Welcome to the Music webpage. On this page you'll find the mission of the department, departmental student learning goals, a curricular map and assessment schedule, and progress made from the most recent Program Review Action Plan (2011-2013). If you have questions about the assessment findings or questions about the department, please contact Dr. David Arnott, department chair, at [email protected].
Music is the arrangement of sounds in time so as to produce a continuous, unified, and evocative composition, through melody, rhythm, harmony, and timbre. It makes possible a language which expresses our deepest intuitive and creative nature. Education in the discipline of music includes the study of music theory, music history, literature, performance, and composition.
The Music Department educates music majors in the university setting through concentrations in Liturgical Music, Music Composition, Music Studies, and Performance, as well as, professional programs in Choral and Instrumental Music Education. Music majors should attain an understanding of the historical, theoretical, pedagogical and cultural principles which have contributed to the art music tradition, as well as competence in performance. The department educates all students (music majors/minors and the general student of any major), both individually and collaboratively, through appropriate courses in:
- Music history, theory, and appreciation
- Applied instrumental, and vocal instruction
- Choral and instrumental ensembles
The Music Department seeks to shape “an integrative environment for learning which stresses intellectual challenge, open inquiry, collaborative scholarship and artistic creativity." (CSB/SJU Coordinate Mission Statement).
As a faculty we want to create this environment by:
- broadening and deepening the knowledge and understanding of all aspects of music through research and publication, and
- enriching the lives of students, faculty and communities - on both the national and international level - with performances of a wide variety of music.
The excellence, authenticity, and originality of these performances will also serve as models for future performances by students and provide a basis for developing informed and critical listening skills.
STUDENT LEARNING GOALS
Goal 1: Applied music students will be able to satisfactorily perform a composition at their own individual technical levels.
a. Applied music students (majors, minors, or non-music majors) will perform repertoire on their instrument or voice at the appropriate level for their sequence in the music curriculum. The performance should reflect the following expressive and musical elements: phrasing, dynamics, tempo, pitch, tone quality, voicing, rubato, and articulation as they apply to the style and historical time of the composition. Students will also complete a self-assessment form.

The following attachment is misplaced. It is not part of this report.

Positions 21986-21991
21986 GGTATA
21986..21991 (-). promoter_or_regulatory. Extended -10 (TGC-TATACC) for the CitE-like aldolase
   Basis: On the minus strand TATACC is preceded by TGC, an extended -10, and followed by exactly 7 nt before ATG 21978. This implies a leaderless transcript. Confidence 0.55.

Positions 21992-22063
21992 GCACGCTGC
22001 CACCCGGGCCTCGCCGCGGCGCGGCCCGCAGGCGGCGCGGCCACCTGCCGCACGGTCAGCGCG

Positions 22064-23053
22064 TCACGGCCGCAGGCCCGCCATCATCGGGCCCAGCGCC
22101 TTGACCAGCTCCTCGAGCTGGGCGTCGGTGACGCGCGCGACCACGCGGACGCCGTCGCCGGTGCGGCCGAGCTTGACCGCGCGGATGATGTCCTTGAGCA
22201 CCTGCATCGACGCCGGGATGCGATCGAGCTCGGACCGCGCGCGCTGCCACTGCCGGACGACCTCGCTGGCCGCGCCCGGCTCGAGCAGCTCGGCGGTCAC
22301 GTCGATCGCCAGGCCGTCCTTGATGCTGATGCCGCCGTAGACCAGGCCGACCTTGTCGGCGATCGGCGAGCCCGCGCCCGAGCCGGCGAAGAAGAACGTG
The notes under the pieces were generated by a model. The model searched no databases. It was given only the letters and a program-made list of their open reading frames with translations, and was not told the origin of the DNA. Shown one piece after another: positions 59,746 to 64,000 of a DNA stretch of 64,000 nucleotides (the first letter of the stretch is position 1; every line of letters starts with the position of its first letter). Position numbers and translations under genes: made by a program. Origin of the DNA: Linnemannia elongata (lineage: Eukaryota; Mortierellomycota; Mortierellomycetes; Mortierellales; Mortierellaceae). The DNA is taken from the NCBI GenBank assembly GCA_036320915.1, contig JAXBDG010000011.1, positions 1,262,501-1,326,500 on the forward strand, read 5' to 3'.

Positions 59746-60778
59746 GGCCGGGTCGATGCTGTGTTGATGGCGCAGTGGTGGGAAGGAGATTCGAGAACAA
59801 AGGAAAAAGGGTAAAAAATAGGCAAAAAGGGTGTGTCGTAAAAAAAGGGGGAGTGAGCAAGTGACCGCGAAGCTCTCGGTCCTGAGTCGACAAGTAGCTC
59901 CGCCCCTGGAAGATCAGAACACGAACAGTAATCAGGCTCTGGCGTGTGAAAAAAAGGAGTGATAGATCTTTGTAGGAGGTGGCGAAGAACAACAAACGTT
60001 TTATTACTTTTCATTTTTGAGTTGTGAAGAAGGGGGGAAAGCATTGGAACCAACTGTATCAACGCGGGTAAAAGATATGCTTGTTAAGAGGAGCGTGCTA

b. Non-keyboard music majors will demonstrate competency at the piano according to the Piano Proficiency document.
Goal 2: Student ensembles will satisfactorily perform music at levels appropriate to the ensembles’ course descriptions.
a. Ensemble performances will demonstrate understanding of expressive and historical aspects of the repertoire, and correct execution of music elements such as pitch, phrasing, dynamics, and tempo.
Goal 3: Students, particularly through the music theory curriculum, will understand and apply the musical elements of melody, harmony, and rhythm as evidenced in an evolving historical context.
a. Over a four semester sequence, students will demonstrate understanding of the written aspects of melody, harmony, and rhythm as defined in the various course syllabi.
b. Over a four semester sequence, students will demonstrate the ability to sight-sing at the appropriate level as defined in the various course syllabi.
c. Over a four semester sequence, students will demonstrate the ability to hear and identify intervals, chords, and rhythms at the appropriate level as defined in the various course syllabi.
d. Over a four semester sequence, students will demonstrate the ability to use the piano keyboard at the appropriate level as defined for the various course syllabi.
Goal 4: Students, particularly through courses in music history and literature (including Music History for majors, and music appreciation courses for minors and non-majors), learn to understand music in various traditions.
Goal 5: Students, particularly in the techniques and pedagogy courses, will understand strategies for conducting, teaching and performing.
CURRICULAR MAP and ASSESSMENT SCHEDULE
|Curricular map - Music Department||Department Learning Goals||GOAL 1||GOAL 2||GOAL 3||GOAL 4||GOAL 5|
|MUSC 113, 114, 227 & 337||Instrumental - Non-Major, Secondary, and Major Instrument for Music Majors/Minors||AY 2014-2015, 2017-2018|
|MUSC 113, 114, 227 & 337||Keyboard - Non-Major, Secondary, and Major Instrument for Music Majors/Minors||AY 2015-2016, 2018-2019|
|MUSC 113, 114, 227 & 337||Voice - Non-Major, Secondary, and Major Voice for Music Majors/Minors||Ay 2016-2017, 2019-2020|
|MUSC 232, 234, 235, 239||Chamber Choir, Men's Chorus, Women's Choir, All- College Choir||AY 2016-2017, 2019-2020|
|MUSC 230, 231, 233, 238||Symphonic Band, Wind Ensemble, Orchestra, Jazz Ensemble||AY 2014-2015, 2017-2018|
|MUSC 111, 112, 121, 122, 211,
212, 221, 222, 340, 345, 346
|Comprehensive Musicianship and Musicianship Skills I-IV, Music Designs,
|MUSC 150, 152, 154, 156, 310,
|Music Through History, Exploring World Music, Minimalism in Music and Cult.,
Women in Music, Philosophy of Music, History of Music I-II
|MUSC 316, 317, 318, 319, 323,
324, 325, 326, 341, 342, 343
|Woodwind, Percussion, Brass, String Methods, Choral Techniques I-II,
Instrumental Conducting I-II and Jazz Methods, Piano Pedagogy, Diction and
Repertoire, Vocal Pedagogy
|MUSC 260, 357||Intro. to Composition, Composition Projects|
|MUSC 327||Music for the Liturgy|